Wanda Dennis had never been a card-carrying member of the Progressive Conservative Association of Alberta, but she decided to join the ranks this year in time to vote in the party’s leadership race.
The Stettler woman’s reasoning for casting a vote in Saturday’s first ballot was straightforward.
“Because I want Alison to win,” a smiling Dennis said of candidate Alison Redford, who ranks second behind front-runner Gary Mar after the first round of voting.
“I heard Alison speak and I like her, so I want her to win.”
Mar, Redford and Doug Horner are the three remaining candidates in the bid to become party leader and the successor to outgoing Premier Ed Stelmach.
The other three challengers — Ted Morton, Rick Orman and Doug Griffiths — failed to gain enough votes Saturday and are no longer in the leadership race.
Even before the campaign began, Dennis listened to Redford speak about her Alberta vision.
“And then I heard her again and I really liked her, so I’ve now put my hat kind of in her (corner),” Dennis, 47, said after she voted Saturday at the Stettler Recreation Centre poll.
“I like how she’s laid out her platform. When I hear her talk about the various issues, she seems to have thought out how she’s going to achieve what she’s trying to achieve. She’s not just throwing out the lovely phrases that work good in a sound bite. She seems to have thought a little bit about how she’d actually implement them. I’m impressed with that.”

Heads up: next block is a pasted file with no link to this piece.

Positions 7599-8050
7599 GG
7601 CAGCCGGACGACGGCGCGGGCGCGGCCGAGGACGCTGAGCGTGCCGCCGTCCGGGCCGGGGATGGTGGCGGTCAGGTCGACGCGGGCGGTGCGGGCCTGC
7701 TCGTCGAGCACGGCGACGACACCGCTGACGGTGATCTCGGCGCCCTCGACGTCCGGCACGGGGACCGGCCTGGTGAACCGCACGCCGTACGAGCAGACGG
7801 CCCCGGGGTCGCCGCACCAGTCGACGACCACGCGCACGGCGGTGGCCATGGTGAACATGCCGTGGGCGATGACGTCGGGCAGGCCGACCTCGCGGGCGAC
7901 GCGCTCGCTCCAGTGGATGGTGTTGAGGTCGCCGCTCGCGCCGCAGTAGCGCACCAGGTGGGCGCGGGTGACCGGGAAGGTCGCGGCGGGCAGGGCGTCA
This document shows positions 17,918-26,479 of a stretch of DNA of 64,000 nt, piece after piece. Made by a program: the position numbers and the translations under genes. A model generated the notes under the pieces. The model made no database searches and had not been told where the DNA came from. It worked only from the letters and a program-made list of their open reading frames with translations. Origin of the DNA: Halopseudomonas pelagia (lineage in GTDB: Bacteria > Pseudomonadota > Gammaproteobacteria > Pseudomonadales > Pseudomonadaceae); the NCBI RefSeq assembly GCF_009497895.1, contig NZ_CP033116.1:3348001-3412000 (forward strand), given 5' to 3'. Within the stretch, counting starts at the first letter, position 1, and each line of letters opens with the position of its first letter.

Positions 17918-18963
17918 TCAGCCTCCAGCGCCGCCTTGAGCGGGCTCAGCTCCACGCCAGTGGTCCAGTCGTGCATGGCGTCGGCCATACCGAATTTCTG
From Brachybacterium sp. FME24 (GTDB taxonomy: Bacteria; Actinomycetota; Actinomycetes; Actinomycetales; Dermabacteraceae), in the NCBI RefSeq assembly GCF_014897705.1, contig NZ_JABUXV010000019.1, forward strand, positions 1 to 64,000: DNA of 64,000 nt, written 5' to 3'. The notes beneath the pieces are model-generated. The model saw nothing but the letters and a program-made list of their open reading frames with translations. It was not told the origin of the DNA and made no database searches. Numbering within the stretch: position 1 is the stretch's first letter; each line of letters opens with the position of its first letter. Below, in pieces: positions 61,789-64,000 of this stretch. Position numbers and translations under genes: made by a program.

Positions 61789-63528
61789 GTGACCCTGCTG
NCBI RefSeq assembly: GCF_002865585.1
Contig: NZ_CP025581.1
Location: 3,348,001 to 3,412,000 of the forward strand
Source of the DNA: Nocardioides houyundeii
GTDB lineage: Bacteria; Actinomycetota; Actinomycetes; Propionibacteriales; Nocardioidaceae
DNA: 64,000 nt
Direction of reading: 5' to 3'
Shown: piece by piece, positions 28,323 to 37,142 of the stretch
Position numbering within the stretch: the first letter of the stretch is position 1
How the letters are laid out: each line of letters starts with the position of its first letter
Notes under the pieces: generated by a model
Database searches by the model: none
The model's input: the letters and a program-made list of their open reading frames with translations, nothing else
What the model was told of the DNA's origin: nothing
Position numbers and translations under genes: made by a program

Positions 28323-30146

Dennis, who works in the oil and gas industry, wasn’t alone in her Stettler support for Redford. Her mother, Shirley Dennis, has been a Tory member for “a long time,” and she’s backing Redford for similar reasons.
“You betcha,” Shirley said. “We started reading about her in the Red Deer Advocate and we’ve seen her on TV, and I just like her.
“Hopefully, she does something so that a lot of our jobs don’t go down south. The oil, for example, get those refineries here and do our stuff here and not send it down south.”
By midday Saturday, Peter Simons and fellow Stettler poll workers had seen about half of the 160 voters who showed up at the Stettler Recreation Centre poll to cast a ballot between 9 a.m. and 7 p.m.
Simons, a town councillor and a member of the Clearview school board, wanted to be a part of the selection of the next leader of the governing Conservatives.
“I think it’s important to participate in these leadership campaigns, because that’s where we get our voice in terms of who gets in for the party,” Simons said. “And ultimately then, of course, you’ll have to vote in an election.”
“To me, you’ve got to participate, or else nothing happens.”
Although he hasn’t been a member of other parties, Simons said he’s been a card-carrying Tory “off and on” over the years.
“I’ve gotten certainly more interested in the last few years, particularly as I’ve gotten involved in municipal politics, because there’s just so much interaction between provincial and municipal politics that it’s healthy to be involved in both.”
He declined to say how he voted Saturday, because he didn’t believe it was appropriate for poll workers to publicly endorse one candidate or another.
The second ballot is scheduled for Oct. 1, with the winner to be announced in Edmonton.
In the initial round, Mar gained 24,195 votes, or 41 per cent of the overall vote. The 49-year-old former cabinet minister from the Ralph Klein era had been pegged as the man to beat.
Redford, 46, was the justice minister under Stelmach but quit that job to run for the premiership.
She picked up 11,127 votes Saturday to garner 19 per cent of the 59,359 ballots cast.
Horner, a 50-year-old Edmonton-area MLA who was the deputy premier, sits in third place after collecting 8,635 votes (14.5 per cent).